Testing ability to recognize, remember odors may help identify people at risk for Alzheimer's disease

Testing ability to recognize, remember odors may help identify people at risk for Alzheimer's disease

A non-invasive protocol testing the ability to recognize, remember and distinguish between odors was able to identify older individuals who - according to genetic, imaging and more detailed memory tests - were at increased risk of Alzheimer's disease. [More]
Cannabinoid receptors regulate memory processes by modulating mitochondrial energy metabolism

Cannabinoid receptors regulate memory processes by modulating mitochondrial energy metabolism

It has been known for some time that the extracts of the Cannabis plant, just like synthetic cannabinoids and those produced by the brain itself, join up with type 1 (CB1) cannabinoid receptors located in the nerve endings of the neurons, and inhibit the release of chemical messengers (neurotransmitters) in the communication areas between the nerve cells. [More]
Brain surgery helps remove scar tissue causing seizures in epilepsy patients

Brain surgery helps remove scar tissue causing seizures in epilepsy patients

By the time epilepsy patient Erika Fleck came to Loyola Medicine for a second opinion, she was having three or four seizures a week and hadn't been able to drive her two young children for five years. [More]
Scientists investigate role of mitochondria in Alzheimer's disease pathology

Scientists investigate role of mitochondria in Alzheimer's disease pathology

On Nov. 25, 1901, a 51-year-old woman is admitted to a hospital in Frankfurt, Germany, displaying a bizarre constellation of symptoms. [More]
Lack of shrinkage in the hippocampus may help predict people at risk for dementia with Lewy bodies

Lack of shrinkage in the hippocampus may help predict people at risk for dementia with Lewy bodies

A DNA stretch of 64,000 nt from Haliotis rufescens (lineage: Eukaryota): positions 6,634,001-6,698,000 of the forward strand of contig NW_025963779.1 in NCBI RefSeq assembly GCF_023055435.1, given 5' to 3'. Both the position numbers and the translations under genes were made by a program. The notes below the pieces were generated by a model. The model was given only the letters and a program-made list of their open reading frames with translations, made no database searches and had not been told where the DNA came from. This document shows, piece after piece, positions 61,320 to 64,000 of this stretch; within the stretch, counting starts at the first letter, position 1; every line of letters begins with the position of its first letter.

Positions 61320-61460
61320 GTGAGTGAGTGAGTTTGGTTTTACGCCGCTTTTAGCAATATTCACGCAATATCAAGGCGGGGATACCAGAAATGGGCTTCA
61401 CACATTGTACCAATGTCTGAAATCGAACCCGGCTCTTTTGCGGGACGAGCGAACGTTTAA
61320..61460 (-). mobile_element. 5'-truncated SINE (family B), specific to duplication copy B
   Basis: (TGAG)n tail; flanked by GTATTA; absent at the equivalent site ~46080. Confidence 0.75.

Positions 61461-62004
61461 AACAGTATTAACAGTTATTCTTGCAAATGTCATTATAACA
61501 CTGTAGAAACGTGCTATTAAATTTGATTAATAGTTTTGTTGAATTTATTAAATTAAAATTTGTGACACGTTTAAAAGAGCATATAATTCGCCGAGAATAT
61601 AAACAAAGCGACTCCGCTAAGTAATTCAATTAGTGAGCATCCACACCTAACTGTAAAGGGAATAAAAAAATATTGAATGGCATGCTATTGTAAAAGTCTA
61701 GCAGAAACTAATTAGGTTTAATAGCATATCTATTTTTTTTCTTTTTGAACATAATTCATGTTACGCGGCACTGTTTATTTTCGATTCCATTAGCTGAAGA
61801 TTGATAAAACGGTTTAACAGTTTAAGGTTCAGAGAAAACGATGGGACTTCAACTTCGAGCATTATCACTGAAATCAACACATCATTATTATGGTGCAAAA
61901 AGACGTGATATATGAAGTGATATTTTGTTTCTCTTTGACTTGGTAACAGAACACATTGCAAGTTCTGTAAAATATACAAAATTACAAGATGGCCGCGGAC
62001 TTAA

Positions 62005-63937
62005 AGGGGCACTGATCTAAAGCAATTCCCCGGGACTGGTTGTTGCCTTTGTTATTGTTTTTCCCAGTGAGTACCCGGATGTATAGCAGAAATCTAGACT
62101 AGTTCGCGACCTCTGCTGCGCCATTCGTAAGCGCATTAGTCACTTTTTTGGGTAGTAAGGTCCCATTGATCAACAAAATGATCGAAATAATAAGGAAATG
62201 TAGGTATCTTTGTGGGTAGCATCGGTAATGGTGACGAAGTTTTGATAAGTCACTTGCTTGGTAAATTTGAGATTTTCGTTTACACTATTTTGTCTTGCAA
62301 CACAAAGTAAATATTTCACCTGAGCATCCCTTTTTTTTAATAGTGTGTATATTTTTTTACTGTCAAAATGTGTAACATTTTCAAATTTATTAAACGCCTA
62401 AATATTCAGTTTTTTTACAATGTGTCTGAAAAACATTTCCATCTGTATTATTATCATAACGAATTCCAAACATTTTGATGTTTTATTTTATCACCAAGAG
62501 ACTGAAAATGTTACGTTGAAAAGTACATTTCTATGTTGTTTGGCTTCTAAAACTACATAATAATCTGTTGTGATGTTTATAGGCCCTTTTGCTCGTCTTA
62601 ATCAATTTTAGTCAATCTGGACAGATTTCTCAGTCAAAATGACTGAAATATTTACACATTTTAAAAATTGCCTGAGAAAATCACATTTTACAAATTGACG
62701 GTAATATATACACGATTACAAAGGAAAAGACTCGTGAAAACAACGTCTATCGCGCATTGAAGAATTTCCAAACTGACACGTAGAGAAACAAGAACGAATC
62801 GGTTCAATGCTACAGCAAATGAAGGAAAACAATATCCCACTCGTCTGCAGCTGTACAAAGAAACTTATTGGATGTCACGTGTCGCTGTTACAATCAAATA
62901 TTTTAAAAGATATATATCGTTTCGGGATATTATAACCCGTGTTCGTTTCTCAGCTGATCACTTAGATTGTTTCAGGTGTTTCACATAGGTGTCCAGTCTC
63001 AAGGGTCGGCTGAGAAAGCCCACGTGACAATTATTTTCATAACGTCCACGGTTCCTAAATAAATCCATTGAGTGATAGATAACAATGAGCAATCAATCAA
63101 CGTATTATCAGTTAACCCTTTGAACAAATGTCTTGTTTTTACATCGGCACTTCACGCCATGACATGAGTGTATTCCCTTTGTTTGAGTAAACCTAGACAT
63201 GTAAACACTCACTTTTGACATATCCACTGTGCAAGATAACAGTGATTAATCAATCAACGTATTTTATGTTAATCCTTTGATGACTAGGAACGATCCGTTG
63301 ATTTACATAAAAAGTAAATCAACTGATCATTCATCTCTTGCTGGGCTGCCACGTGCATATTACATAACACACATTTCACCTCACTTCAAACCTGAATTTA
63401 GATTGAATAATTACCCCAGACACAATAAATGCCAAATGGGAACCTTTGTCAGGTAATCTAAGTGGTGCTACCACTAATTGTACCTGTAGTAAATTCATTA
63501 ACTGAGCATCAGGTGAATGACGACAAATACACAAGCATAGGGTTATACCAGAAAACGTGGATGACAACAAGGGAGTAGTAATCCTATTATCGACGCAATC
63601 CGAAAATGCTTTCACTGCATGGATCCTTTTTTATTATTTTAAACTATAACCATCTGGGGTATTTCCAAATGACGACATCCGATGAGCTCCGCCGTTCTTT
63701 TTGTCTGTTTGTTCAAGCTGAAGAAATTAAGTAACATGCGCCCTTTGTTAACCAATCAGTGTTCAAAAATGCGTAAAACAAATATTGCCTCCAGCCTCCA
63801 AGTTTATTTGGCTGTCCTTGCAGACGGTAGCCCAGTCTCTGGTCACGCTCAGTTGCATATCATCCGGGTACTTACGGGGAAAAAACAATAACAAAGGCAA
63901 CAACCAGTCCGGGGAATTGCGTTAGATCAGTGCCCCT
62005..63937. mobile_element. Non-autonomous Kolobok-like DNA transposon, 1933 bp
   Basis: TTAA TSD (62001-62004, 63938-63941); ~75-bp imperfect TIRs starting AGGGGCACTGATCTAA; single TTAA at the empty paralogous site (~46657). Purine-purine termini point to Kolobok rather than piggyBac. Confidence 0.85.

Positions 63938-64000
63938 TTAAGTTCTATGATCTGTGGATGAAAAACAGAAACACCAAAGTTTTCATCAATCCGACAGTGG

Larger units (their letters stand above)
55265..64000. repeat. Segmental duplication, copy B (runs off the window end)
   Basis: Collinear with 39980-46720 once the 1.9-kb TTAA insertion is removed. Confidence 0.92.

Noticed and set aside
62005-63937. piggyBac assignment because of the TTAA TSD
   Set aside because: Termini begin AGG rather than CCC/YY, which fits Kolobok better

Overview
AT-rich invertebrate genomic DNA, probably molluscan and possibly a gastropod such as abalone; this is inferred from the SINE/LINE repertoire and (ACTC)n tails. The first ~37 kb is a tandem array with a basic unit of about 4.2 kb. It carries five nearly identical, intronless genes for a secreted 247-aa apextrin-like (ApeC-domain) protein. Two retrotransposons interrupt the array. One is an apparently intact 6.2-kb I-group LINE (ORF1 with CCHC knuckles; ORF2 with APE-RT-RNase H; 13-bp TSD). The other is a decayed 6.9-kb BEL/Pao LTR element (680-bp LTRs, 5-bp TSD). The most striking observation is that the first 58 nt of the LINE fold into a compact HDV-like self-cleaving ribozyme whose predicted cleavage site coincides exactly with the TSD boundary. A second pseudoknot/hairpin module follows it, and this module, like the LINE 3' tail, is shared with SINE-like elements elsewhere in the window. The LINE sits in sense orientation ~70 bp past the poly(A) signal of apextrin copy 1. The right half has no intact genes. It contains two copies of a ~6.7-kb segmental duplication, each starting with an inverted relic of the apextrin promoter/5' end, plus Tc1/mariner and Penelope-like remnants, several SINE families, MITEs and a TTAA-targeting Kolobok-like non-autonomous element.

Dementia with Lewy bodies is a progressive disease that causes hallucinations, decline in mental abilities, rigid muscles, slow movement and tremors. With symptoms similar to Alzheimer's disease and Parkinson's disease, a correct diagnosis can be difficult. [More]
Lack of brain shrinkage may help identify people at risk for dementia with Lewy bodies

Lack of brain shrinkage may help identify people at risk for dementia with Lewy bodies

A lack of shrinkage in the area of the brain responsible for memory may be a sign that people with thinking and memory problems may go on to develop dementia with Lewy bodies rather than Alzheimer's disease, according to a new study published in the November 2, 2016, online issue of Neurology, a medical journal of the American Academy of Neurology. [More]
Research findings offer detailed insight into mechanics of learning

Research findings offer detailed insight into mechanics of learning

Scientists at The University of Texas at Austin can now map what happens neurologically when new information influences a person to change his or her mind, a finding that offers more insight into the mechanics of learning. [More]
Researchers explore interaction between two brain regions during formation of long-term memories

Researchers explore interaction between two brain regions during formation of long-term memories

Our brain has a tough task every time we experience something new - it must be flexible to take in new information instantly, but also stable enough to store it for a long time. [More]
Ionizing radiation may be confounding factor in Alzheimer's disease, study suggests

Ionizing radiation may be confounding factor in Alzheimer's disease, study suggests

More humans than ever are exposed to higher levels of ionizing radiation from medical equipment, airplanes, etc. A new study suggests that this kind of radiation may be a confounding factor in the neurodegenerative disease Alzheimer´s. [More]
Vanderbilt scientists develop new bioluminescent sensor that can light up brain cells in the dark

Vanderbilt scientists develop new bioluminescent sensor that can light up brain cells in the dark

A new kind of bioluminescent sensor causes individual brain cells to imitate fireflies and glow in the dark. [More]